Dans Le Noir ?, which is staffed by visually-impaired servers, has opened several locations around the world.
Dans le Noir ?
Credit: Getty Images

The question mark in Dans Le Noir ? is puzzling at first but makes sense the moment you enter the lobby of the restaurant, which is lined with gym lockers to store your belongings, as though you were about to strap into a ride with a splash zone. And, in many ways, you are, because soon your server will lead you down a corridor, beyond two curtains and into a dining room that is entirely pitch black. The whole experience is a question.

On a recent visit to London, my friend—who had seen Dans Le Noir ? in the 2013 movie About Time—suggested we visit the restaurant. The chain was founded in 2004 by French entrepreneur Edouard de Broglie and has since spread across the globe, to varying success. (New York’s location closed in 2012.) Mesmerized by the gimmick, we wondered what it would be like to eat a multi-course meal we couldn’t see. Would the flavors taste more intense? Would we be able to find our mouths? Was it true that we could get naked without anyone noticing? We’d heard rumors, and we needed answers.

After we locked up our bags and phones (I felt pangs of separation anxiety immediately,) we lined up behind our server, Jack, gripping each other’s right shoulders as he led us to the dining room. The moment we were swallowed by darkness, I panicked. I panicked hard. Normally when you enter a dark room, your eyes eventually adjust, but here, they do not—not once for the next two hours could I make out shapes or even shades of dark. Your eyes may as well be closed. I could hear diners chatting jovially, though I had no sense of how many people were in the room. The food smelled delicious, so I took a deep breath and let Jack guide me to my seat and walk me through the positioning of the water, napkins and silverware. To get acclimated, I felt around in front of me, accidentally sticking my fist into a glass water. (My hands make fists when I’m nervous.) Jack told us that most people end up eating the meal, a surprise menu from chef Rafal Zaremba, with their hands.

When our first course arrived, we were obsessed with identifying the flavors and ingredients. People who fancy themselves cooking show judges will find the experience delightful. The meal is almost gamified. What is that purée? Carrot? Wait, are there peas? Is that salmon—no, arctic char? My friend and I passed each other handfuls of fish and meat to taste, waving our hands in front of us until we made contact. You don’t get any answers until the end of the meal, when a waiter shows you the menu with pictures, and you see that the plating was much more sophisticated than what you’d imagined to be a shapeless pile.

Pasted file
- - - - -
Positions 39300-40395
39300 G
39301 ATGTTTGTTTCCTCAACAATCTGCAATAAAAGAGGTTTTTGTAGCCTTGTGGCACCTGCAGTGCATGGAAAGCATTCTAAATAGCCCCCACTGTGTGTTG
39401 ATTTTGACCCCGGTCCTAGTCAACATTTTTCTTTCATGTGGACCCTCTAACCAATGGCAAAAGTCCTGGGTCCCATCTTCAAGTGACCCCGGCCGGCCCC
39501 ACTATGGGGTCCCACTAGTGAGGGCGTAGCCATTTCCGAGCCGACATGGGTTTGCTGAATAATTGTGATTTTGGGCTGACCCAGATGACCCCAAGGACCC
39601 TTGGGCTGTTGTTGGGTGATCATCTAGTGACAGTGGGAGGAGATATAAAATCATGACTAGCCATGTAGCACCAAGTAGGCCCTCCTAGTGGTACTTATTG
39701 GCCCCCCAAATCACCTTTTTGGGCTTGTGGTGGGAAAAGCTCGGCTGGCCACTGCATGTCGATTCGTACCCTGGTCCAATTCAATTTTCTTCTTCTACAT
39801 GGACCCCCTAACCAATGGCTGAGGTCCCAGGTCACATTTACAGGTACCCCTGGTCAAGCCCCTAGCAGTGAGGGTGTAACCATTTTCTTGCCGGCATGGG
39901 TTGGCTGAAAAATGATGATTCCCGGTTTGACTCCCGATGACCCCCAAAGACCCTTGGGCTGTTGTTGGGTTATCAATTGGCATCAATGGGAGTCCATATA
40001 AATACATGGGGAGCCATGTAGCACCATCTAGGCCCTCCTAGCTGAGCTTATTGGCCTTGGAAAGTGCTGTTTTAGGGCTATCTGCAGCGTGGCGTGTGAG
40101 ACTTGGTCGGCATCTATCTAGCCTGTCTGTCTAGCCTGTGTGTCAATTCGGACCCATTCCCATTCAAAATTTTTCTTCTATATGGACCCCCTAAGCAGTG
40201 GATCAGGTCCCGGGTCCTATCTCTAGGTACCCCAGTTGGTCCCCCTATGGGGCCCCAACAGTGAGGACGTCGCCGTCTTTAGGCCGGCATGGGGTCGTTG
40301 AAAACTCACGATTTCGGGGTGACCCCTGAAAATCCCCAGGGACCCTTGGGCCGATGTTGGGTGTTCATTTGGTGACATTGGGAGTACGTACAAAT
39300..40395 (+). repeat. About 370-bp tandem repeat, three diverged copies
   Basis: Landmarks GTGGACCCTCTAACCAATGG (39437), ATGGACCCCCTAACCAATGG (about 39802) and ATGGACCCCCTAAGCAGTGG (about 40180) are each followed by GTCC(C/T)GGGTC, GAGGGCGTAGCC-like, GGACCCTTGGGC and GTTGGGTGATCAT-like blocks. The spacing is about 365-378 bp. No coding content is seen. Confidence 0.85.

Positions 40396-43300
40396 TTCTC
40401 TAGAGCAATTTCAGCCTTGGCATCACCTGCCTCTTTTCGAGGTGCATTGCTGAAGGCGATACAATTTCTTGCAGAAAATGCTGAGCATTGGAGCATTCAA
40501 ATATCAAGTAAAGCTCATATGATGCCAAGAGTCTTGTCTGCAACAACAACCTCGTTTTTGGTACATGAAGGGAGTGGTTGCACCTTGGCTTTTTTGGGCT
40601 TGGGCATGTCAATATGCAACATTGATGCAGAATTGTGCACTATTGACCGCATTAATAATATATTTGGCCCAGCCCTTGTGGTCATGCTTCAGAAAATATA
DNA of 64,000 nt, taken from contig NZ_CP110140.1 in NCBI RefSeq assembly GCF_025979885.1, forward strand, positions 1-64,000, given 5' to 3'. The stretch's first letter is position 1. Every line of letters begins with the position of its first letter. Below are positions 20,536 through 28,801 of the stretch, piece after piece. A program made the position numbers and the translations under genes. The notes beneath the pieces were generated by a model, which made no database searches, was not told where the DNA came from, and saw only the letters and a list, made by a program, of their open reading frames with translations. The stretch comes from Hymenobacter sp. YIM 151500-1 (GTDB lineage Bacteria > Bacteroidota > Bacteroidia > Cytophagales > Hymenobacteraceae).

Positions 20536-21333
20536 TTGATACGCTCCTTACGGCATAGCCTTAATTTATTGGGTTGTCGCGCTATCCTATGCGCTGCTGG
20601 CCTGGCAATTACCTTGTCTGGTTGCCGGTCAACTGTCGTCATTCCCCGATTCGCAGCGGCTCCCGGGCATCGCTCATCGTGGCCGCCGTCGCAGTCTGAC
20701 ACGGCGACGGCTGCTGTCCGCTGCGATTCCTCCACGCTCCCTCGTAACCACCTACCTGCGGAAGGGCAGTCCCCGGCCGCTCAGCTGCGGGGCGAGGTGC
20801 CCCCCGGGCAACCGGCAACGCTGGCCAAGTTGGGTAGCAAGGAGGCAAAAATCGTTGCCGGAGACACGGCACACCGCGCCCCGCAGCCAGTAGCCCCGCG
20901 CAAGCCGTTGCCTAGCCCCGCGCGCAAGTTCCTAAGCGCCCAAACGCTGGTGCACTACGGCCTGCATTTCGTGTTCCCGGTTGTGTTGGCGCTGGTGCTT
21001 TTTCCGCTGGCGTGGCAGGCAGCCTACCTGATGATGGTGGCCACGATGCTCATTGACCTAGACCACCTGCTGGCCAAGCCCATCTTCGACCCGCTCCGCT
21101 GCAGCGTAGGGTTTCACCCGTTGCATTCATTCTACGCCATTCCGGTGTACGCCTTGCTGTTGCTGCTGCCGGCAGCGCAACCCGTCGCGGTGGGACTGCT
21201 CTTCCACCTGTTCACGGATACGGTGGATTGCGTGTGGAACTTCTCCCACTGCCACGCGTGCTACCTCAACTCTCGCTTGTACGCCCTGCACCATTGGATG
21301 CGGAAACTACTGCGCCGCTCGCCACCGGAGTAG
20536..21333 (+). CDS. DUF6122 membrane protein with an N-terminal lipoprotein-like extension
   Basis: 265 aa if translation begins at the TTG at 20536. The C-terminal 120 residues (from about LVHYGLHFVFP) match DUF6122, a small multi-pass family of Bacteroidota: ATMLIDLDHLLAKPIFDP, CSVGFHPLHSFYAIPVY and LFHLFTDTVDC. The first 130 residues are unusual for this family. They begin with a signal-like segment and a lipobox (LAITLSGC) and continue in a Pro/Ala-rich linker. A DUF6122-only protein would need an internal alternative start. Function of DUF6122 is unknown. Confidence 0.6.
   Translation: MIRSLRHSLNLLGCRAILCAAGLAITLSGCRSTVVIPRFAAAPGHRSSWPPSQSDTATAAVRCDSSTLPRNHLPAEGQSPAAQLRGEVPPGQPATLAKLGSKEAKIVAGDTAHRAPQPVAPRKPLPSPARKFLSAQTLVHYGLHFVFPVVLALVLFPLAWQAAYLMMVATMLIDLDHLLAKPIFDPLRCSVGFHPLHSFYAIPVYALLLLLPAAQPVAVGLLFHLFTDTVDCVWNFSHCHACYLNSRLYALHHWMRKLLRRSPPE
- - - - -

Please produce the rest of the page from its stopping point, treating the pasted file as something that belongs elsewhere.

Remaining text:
We started to feel more comfortable after finishing our surprise cocktail and first course—I was certain mine had been salmon and pea shoots. (It was not.) My friend said, “It’s feeling breezy,” which marked a major shift in the meal. Before we arrived, we decided on a code to say when we wanted to undress. She’d heard that people did that here, and I wondered, from a purely journalistic and intellectual standpoint, if nakedness would enhance the dining experience. I can now confirm that it did. I was wearing a dress with quite a few complicated straps on the front, so I could only pull it down halfway, but when I did, I felt comfortable and relaxed. This, I thought, is how we’re supposed to eat. We both observed that our voices sounded like radio hosts to each other. Even though we were surrounded by people, our conversations felt more intimate than the one we’d just had at a normal bar. I could only hear her, and everything else was background noise. In the darkness, your senses sharpen.

I was too shy to ask our lovely server Jack, who has worked at Dans Le Noir ? for six years and kept affectionately calling us “my ducklings,” whether he suspected we were topless. At one point during the meal, he was instructing us where our fresh glass of wine was, and my friend said, “How do you know?!?,” worried that he had a mechanism for seeing us. Not only has he been doing this job for six years—and navigating the world without sight for longer—but he had put the glass down himself. Of course he knew where it was. Our very unoriginal secret was safe.

As we were led out of the room after our meal, the dim light of the corridor felt blinding. Even more jarring was the process of looking at the menu of what we’d eaten and seeing how very, very wrong we were. For example: I had mistaken monkfish for lobster and pumpkin for carrot, and I will never forgive myself. I can’t believe I’m even telling you now.

While the food wasn’t some of the best you’ll find in London, the experience was. After scrubbing my sauce-covered hands for five minutes, I hailed a cab and drove across the city, which now seemed more illuminated than ever.